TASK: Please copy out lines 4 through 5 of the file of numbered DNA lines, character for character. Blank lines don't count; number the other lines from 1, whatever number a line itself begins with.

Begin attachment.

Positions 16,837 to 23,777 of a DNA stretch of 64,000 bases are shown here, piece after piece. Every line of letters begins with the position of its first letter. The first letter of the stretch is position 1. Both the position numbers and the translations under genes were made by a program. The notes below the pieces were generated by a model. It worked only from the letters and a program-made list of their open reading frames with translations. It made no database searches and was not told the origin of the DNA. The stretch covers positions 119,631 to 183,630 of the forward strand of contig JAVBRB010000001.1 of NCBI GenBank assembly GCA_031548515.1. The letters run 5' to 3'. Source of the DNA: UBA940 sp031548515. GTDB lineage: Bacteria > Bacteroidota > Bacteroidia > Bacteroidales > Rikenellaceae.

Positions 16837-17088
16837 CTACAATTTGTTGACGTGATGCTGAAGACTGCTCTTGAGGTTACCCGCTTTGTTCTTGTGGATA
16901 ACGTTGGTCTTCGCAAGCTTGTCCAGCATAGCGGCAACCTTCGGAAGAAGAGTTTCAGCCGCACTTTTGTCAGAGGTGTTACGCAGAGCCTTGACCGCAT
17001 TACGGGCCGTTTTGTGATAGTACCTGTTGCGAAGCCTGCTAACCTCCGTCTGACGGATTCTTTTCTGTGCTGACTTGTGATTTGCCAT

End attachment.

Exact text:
16901 ACGTTGGTCTTCGCAAGCTTGTCCAGCATAGCGGCAACCTTCGGAAGAAGAGTTTCAGCCGCACTTTTGTCAGAGGTGTTACGCAGAGCCTTGACCGCAT
17001 TACGGGCCGTTTTGTGATAGTACCTGTTGCGAAGCCTGCTAACCTCCGTCTGACGGATTCTTTTCTGTGCTGACTTGTGATTTGCCAT